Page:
A new smartphone application from the University of Cambridge may make monitoring conditions like kidney disease, diabetes, or urinary tract infections easier for patients and doctors. Eventually it could be used to slow or limit the spread of pandemics in developing countries.
The app, named Colorimetrix, accurately measures color-based, or colorimetric, tests for use in home, clinical or remote settings, and allows for transmission of medical data directly from patients to health professionals.
Healthcare decentralization and disintermediation via inexpensive and very portable point of care diagnostics opens up the possibility to revolutionize today’s limitations in patient screening.
But diagnosis can be stymied by poor infrastructure and skilled healthcare worker shortages, especially in the developing world. Defeating such hindrances through more accessible diagnostics could reduce the burden on health care workers.
Colorimetric Widely Used Test
Colorimetric tests, because of their portability and ease of use, are widely used for environmental analysis, drug testing and medical monitoring, in a range of different settings throughout the world.
These tests, usually in the form of small strips, work by producing color change in a solution: the intensity of the color which is produced determines the concentration of that solution. One example many are familiar with is the test for measuring pH levels.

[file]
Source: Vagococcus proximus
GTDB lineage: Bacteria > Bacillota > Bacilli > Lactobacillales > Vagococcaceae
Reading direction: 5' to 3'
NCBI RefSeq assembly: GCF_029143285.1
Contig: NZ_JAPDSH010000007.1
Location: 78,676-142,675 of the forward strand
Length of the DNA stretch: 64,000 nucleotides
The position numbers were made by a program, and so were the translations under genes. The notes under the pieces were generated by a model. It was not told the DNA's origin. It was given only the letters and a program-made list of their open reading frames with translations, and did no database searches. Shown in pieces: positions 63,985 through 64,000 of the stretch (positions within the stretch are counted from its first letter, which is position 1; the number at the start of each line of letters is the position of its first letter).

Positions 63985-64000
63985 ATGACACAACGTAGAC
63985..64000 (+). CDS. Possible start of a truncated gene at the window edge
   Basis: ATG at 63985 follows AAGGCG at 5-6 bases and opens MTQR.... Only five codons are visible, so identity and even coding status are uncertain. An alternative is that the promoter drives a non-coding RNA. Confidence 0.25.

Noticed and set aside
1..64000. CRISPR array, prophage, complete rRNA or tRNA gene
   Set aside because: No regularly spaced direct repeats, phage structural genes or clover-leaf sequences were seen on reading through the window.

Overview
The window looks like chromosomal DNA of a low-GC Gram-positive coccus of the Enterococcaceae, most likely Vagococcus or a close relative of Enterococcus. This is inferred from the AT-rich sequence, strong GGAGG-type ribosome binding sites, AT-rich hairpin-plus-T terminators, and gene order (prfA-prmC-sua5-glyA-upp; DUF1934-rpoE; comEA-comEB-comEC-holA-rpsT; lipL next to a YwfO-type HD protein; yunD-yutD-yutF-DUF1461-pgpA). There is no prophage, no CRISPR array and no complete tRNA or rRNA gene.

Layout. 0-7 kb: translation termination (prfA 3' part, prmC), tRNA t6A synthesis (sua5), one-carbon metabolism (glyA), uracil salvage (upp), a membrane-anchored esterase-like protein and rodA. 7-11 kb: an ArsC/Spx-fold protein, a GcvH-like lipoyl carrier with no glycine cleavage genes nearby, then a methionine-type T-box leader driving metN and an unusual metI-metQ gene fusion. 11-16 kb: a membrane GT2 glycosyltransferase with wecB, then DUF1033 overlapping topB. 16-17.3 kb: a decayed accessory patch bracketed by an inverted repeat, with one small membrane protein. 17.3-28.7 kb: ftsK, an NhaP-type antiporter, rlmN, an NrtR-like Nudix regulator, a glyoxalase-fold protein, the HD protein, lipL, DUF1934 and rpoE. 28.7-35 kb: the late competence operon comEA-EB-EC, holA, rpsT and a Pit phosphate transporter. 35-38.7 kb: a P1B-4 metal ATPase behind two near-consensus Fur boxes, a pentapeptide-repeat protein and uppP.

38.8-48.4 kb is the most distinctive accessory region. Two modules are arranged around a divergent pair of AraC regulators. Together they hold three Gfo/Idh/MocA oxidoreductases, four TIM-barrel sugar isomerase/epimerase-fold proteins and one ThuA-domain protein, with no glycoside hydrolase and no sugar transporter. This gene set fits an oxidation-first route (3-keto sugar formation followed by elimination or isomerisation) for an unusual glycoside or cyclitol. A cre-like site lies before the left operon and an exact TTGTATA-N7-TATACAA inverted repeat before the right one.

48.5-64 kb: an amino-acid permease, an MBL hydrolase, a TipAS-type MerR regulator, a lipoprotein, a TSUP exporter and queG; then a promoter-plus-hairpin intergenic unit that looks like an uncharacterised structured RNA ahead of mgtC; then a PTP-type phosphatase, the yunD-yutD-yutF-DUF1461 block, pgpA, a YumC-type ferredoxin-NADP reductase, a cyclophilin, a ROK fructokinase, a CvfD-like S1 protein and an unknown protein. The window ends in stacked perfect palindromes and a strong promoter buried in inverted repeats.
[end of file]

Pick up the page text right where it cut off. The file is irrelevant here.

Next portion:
One downside is that these tests can be difficult to read accurately, particularly when used in a home or remote setting however. False positive readings are incredibly common. Erroneous diagnosis or treatment can take place as a result.
Specialized laboratory equipment such as spectrophotometers or test-specific readers can be used to automate the readouts with high sensitivity, but these are costly and bulky.
The Colorimetrix app makes precise reading of colorimetric tests much easier. It uses only a mobile phone’s camera along with a special algorithm for conversion of data from colorimetric tests into a numerical concentration value on the phone’s screen, all within a few seconds.
After testing urine, saliva or other bodily fluid with a colorimetric test, you just snap a picture of the test with your phone’s camera.
The app analyses the colors of the test, then compares them with a pre-recorded calibration, and shows the numerical result on the phone’s screen. The result can then be stored, sent to a healthcare professional, or directly analyzed by the phone for diagnosis.
The Colorimetrix app is available for both Android and iOS mobile devices. It can be used in home, clinical, or resource-limited settings. It has been shown to accurately report glucose, protein and pH concentrations from commercially-available urine test strips without requiring any external hardware, the first time that a mobile phone app has been used in this way in a laboratory setting.
“This app can substitute for laboratory equipment, saving money to clinics and research institutions,” said app developer Dr Leo Martinez.
A beta version of the app can be requested for research purposes by sending an email to firstname.lastname@example.org with the following information:
-Email and Phone
Ali K. Yetisen, J.L. Martinez-Hurtado, Angel Garcia-Melendrez, Fernando da Cruz Vasconcellos, Christopher R. Lowe.
A smartphone algorithm with inter-phone repeatability for the analysis of colorimetric tests.
Sensors and Actuators B: Chemical, 2014; 196: 156 DOI: 10.1016/j.snb.2014.01.077
Image Credit: Ali Yetisen